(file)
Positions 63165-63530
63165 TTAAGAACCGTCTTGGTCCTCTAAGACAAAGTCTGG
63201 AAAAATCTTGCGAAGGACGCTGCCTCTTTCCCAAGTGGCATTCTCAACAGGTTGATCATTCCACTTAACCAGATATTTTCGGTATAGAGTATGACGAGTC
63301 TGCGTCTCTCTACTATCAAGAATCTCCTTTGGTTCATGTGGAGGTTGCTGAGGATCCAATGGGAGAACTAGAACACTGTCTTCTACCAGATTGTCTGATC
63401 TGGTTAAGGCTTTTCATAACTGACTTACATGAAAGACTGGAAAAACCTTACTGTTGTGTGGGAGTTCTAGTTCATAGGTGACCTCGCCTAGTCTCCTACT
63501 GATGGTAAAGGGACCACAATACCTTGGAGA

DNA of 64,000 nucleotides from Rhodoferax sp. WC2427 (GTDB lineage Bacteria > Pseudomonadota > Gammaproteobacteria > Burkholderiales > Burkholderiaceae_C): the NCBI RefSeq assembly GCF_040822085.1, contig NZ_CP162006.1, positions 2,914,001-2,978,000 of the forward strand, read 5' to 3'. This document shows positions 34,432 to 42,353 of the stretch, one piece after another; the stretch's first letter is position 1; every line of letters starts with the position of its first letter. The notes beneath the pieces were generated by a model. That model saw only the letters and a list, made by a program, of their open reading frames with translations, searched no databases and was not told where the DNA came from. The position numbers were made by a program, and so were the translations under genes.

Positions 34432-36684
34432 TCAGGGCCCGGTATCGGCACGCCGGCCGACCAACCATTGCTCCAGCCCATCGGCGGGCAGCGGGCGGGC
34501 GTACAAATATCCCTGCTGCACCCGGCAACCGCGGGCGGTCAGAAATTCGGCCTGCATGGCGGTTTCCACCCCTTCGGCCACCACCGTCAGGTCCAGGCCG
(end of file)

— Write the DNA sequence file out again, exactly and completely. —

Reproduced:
Positions 63165-63530
63165 TTAAGAACCGTCTTGGTCCTCTAAGACAAAGTCTGG
63201 AAAAATCTTGCGAAGGACGCTGCCTCTTTCCCAAGTGGCATTCTCAACAGGTTGATCATTCCACTTAACCAGATATTTTCGGTATAGAGTATGACGAGTC
63301 TGCGTCTCTCTACTATCAAGAATCTCCTTTGGTTCATGTGGAGGTTGCTGAGGATCCAATGGGAGAACTAGAACACTGTCTTCTACCAGATTGTCTGATC
63401 TGGTTAAGGCTTTTCATAACTGACTTACATGAAAGACTGGAAAAACCTTACTGTTGTGTGGGAGTTCTAGTTCATAGGTGACCTCGCCTAGTCTCCTACT
63501 GATGGTAAAGGGACCACAATACCTTGGAGA

DNA of 64,000 nucleotides from Rhodoferax sp. WC2427 (GTDB lineage Bacteria > Pseudomonadota > Gammaproteobacteria > Burkholderiales > Burkholderiaceae_C): the NCBI RefSeq assembly GCF_040822085.1, contig NZ_CP162006.1, positions 2,914,001-2,978,000 of the forward strand, read 5' to 3'. This document shows positions 34,432 to 42,353 of the stretch, one piece after another; the stretch's first letter is position 1; every line of letters starts with the position of its first letter. The notes beneath the pieces were generated by a model. That model saw only the letters and a list, made by a program, of their open reading frames with translations, searched no databases and was not told where the DNA came from. The position numbers were made by a program, and so were the translations under genes.

Positions 34432-36684
34432 TCAGGGCCCGGTATCGGCACGCCGGCCGACCAACCATTGCTCCAGCCCATCGGCGGGCAGCGGGCGGGC
34501 GTACAAATATCCCTGCTGCACCCGGCAACCGCGGGCGGTCAGAAATTCGGCCTGCATGGCGGTTTCCACCCCTTCGGCCACCACCGTCAGGTCCAGGCCG